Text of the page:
Clay is a finely-grained natural rock or soil material that combines one or more clay minerals with possible traces of quartz, metal oxides and organic matter. Geologic clay deposits are composed of phyllosilicate minerals containing variable amounts of water trapped in the mineral structure. Clays are plastic due to particle size and geometry as well as water content, become hard and non–plastic upon drying or firing. Depending on the soil's content in which it is found, clay can appear in various colours from white to dull grey or brown to deep orange-red. Although many occurring deposits include both silts and clay, clays are distinguished from other fine-grained soils by differences in size and mineralogy. Silts, which are fine-grained soils that do not include clay minerals, tend to have larger particle sizes than clays. There is, some overlap in particle size and other physical properties; the distinction between silt and clay varies by discipline. Geologists and soil scientists consider the separation to occur at a particle size of 2 µm, sedimentologists use 4–5 μm, colloid chemists use 1 μm.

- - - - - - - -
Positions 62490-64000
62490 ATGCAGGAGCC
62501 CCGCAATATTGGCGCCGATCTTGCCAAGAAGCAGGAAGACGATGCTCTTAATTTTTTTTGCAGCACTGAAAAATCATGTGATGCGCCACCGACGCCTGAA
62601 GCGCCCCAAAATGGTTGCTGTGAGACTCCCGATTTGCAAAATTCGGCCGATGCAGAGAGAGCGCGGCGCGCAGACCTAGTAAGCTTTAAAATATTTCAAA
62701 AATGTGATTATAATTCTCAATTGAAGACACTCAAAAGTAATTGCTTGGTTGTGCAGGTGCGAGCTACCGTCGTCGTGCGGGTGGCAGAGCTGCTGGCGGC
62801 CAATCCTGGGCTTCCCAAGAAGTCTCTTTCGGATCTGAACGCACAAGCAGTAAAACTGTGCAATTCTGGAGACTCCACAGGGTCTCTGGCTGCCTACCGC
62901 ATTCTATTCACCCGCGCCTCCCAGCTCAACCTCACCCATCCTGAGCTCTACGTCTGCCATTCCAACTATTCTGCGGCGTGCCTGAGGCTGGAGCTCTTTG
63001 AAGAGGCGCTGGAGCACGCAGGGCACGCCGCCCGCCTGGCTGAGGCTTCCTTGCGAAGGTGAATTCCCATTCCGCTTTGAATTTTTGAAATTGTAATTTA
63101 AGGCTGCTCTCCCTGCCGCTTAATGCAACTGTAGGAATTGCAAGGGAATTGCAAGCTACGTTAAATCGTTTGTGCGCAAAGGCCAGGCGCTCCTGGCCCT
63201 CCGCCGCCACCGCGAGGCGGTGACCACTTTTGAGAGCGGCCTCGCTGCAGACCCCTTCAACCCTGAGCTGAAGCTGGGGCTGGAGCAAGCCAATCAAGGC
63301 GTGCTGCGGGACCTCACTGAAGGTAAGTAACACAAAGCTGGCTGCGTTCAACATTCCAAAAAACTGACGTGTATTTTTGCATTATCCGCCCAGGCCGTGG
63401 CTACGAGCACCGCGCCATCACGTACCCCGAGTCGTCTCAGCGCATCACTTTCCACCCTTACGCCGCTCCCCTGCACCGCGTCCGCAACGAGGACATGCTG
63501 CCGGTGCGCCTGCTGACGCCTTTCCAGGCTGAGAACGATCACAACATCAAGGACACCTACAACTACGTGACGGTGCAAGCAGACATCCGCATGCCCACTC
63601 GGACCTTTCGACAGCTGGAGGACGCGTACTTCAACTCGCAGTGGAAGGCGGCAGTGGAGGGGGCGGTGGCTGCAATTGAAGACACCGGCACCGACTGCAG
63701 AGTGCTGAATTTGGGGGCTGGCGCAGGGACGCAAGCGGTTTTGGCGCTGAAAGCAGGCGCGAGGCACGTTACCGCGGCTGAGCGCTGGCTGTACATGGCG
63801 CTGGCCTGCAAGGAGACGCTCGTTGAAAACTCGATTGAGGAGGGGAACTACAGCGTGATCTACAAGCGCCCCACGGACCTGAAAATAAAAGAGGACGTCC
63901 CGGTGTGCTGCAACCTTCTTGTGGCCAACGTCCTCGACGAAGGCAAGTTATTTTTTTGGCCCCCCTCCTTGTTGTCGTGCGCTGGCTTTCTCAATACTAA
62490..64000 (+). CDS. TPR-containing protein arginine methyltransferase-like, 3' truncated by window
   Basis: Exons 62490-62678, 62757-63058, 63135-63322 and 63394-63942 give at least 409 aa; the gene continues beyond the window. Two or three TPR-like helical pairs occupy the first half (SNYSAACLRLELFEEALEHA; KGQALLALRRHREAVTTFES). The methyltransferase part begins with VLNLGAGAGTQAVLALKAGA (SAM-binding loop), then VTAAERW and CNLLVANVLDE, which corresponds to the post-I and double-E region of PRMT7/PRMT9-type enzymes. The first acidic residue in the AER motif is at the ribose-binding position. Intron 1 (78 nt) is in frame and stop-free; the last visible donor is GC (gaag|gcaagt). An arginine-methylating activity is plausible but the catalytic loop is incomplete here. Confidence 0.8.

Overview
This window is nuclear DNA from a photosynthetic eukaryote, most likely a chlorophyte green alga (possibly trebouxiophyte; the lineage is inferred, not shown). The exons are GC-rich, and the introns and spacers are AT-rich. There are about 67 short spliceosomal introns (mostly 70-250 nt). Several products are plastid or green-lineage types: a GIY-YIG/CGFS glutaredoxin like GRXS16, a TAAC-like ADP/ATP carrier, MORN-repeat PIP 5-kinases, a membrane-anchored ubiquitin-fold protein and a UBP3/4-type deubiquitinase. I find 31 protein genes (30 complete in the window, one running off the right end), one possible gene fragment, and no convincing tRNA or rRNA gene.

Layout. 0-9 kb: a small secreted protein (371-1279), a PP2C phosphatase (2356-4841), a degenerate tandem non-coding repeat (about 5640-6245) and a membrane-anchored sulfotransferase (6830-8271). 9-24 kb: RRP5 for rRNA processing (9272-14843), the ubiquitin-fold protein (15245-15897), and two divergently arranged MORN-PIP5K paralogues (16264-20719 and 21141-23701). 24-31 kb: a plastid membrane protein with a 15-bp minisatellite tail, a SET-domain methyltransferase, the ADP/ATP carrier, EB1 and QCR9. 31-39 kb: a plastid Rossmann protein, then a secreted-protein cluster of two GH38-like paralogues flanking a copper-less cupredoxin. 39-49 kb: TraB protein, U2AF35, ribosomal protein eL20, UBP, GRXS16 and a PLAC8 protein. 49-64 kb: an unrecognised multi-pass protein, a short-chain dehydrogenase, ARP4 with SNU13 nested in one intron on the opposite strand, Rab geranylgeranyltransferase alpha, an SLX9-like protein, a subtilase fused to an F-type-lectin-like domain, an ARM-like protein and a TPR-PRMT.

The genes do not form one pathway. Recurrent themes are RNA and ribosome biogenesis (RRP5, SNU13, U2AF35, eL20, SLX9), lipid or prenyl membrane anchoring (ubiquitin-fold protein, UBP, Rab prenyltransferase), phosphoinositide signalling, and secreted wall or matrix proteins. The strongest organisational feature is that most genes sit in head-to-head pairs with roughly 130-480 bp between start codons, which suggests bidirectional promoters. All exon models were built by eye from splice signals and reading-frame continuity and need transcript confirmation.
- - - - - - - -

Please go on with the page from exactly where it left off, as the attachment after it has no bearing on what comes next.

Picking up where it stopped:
Geotechnical engineers distinguish between silts and clays based on the plasticity properties of the soil, as measured by the soils' Atterberg limits. ISO 14688 grades clay particles as being smaller than 2 silt particles as being larger. Mixtures of sand and less than 40% clay are called loam. Loam is used as a building material. Clay minerals form over long periods of time as a result of the gradual chemical weathering of rocks silicate-bearing, by low concentrations of carbonic acid and other diluted solvents; these solvents acidic, migrate through the weathering rock after leaching through upper weathered layers. In addition to the weathering process, some clay minerals are formed through hydrothermal activity. There are two types of clay deposits: secondary. Primary clays remain at the site of formation. Secondary clays are clays that have been transported from their original location by water erosion and deposited in a new sedimentary deposit. Clay deposits are associated with low energy depositional environments such as large lakes and marine basins.